Ah, the American dream. Work hard and you, too, can save to buy a house in a nice neighborhood, raise your family, and then be kicked out by Uncle Sam. Wait. What's that last part? If Uncle Sam could get more tax revenue from upscale condominiums, luxury hotels, and high-end office buildings, you might just find yourself out of a home. Don't worry. You will be compensated.
As cities seek to increase tax bases and create jobs, one increasingly popular solution is to take advantage of eminent domain. So, what is eminent domain? Basically, the government can force the sale of private property in the name of public use. For example, if your house is next to a freeway that's scheduled for widening, the government can force you to sell so long as you are paid fairly. The government can also declare an area blighted and initiate eminent domain procedures.
Eminent domain actually dates back to the founding of our country. For the most part, "public use" has been defined as building roads, schools, bridges, and public structures. In the 1950s, definitions of eminent domain expanded. Courts began to approve the transfer of private property to public use in the name of "slum clearance." In short, economic redevelopment became a justification for eminent domain.
Bulldozing private residences for economic revitalization has unsurprisingly met with contention. And the history of court decisions on eminent domain offers a checkered past. In 1981, Poletown, a lower-middle-class Detroit neighborhood, became the target for a new General Motors assembly plant. Poletown residents and business owners fought General Motors to the highest court. Ultimately, the ruling favored GM. The economic benefit of 6,000 new jobs promised to stimulate the economy. Consequently, 465 acres were cleared, leveling nearly 1,500 homes and over 100 businesses, not to mention several churches.
|As cities seek to increase tax bases and create jobs, one increasingly popular solution is to take advantage of eminent domain. So, what is eminent domain? Basically, the government can force the sale of private property in the name of public use. For example, if your house is next to a freeway that's scheduled for widening, the government can force you to sell so long as you are paid fairly.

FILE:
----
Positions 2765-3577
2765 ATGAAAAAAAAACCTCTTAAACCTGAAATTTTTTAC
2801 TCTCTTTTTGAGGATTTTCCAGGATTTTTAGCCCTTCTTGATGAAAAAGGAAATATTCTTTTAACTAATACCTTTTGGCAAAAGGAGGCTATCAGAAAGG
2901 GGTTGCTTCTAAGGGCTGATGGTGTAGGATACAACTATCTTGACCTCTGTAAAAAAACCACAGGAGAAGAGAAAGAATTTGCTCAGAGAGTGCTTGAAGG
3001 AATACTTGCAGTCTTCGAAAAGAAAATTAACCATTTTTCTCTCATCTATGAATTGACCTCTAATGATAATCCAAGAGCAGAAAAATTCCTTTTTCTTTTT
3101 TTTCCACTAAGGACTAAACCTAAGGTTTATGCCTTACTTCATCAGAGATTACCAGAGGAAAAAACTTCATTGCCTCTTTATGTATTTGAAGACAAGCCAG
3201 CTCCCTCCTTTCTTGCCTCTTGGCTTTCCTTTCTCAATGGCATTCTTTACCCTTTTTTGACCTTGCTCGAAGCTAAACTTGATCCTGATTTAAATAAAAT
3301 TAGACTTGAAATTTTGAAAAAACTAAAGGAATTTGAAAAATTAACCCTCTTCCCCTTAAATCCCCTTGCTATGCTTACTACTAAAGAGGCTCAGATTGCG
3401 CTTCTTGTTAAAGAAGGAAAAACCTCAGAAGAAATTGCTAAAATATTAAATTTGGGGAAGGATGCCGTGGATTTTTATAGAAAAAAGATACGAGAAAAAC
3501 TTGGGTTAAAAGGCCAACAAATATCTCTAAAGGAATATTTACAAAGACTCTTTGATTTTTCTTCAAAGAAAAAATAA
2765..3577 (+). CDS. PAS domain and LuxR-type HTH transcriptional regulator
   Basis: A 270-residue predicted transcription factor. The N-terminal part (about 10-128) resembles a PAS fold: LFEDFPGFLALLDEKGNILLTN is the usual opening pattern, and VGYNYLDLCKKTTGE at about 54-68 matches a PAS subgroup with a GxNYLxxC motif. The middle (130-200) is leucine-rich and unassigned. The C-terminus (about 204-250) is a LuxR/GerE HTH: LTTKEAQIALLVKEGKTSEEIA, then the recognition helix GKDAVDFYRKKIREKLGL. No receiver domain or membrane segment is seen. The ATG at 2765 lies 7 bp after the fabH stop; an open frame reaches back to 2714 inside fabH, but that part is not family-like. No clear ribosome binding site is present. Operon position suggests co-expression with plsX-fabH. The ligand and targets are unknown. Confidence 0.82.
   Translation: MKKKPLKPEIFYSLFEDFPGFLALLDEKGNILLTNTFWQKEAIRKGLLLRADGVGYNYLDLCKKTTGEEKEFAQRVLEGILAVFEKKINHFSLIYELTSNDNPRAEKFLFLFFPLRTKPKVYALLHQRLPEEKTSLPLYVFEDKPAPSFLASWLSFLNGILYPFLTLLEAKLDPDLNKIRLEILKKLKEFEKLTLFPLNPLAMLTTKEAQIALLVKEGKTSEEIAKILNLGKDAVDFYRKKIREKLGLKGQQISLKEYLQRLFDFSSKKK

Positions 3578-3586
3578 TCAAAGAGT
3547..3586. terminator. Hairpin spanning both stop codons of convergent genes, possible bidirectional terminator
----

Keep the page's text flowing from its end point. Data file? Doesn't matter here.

It wasn't until July 2004 that Poletown received some much-belated satisfaction. The Michigan Supreme Court unanimously overruled the Poletown decision in a similar case. This time around the court acknowledged the danger of sanctioning eminent domain. The court argued private property ownership shouldn't be threatened just because another private party has a plan for better land use.
Unfortunately for Poletown and neighborhoods like it, the damage has been done. Recently publicized cases involve residents of Lakewood, Ohio, and a business owner in Mesa, Arizona. Both groups won their cases after long legal battles. On the other hand, some not-so-lucky New York City property owners have been forced from their "blighted" block near Times Square. Why? To make room for new offices for the New York Times.
The hot case on today's eminent domain radar comes from New London, Connecticut. The city wants to condemn most of the middle-class FortTrumbull neighborhood along the ThamesRiver. This would make room for upscale condos, hotels, and offices. The Connecticut Supreme Court approved the plan for redevelopment five months before the Poletown case was overruled. In light of the new ruling, New London residents want to take their appeal all the way to the U.S. Supreme Court.
For decades, state courts have decided what "public use" encompasses, and soon our highest court may decide whether or not to weigh in.
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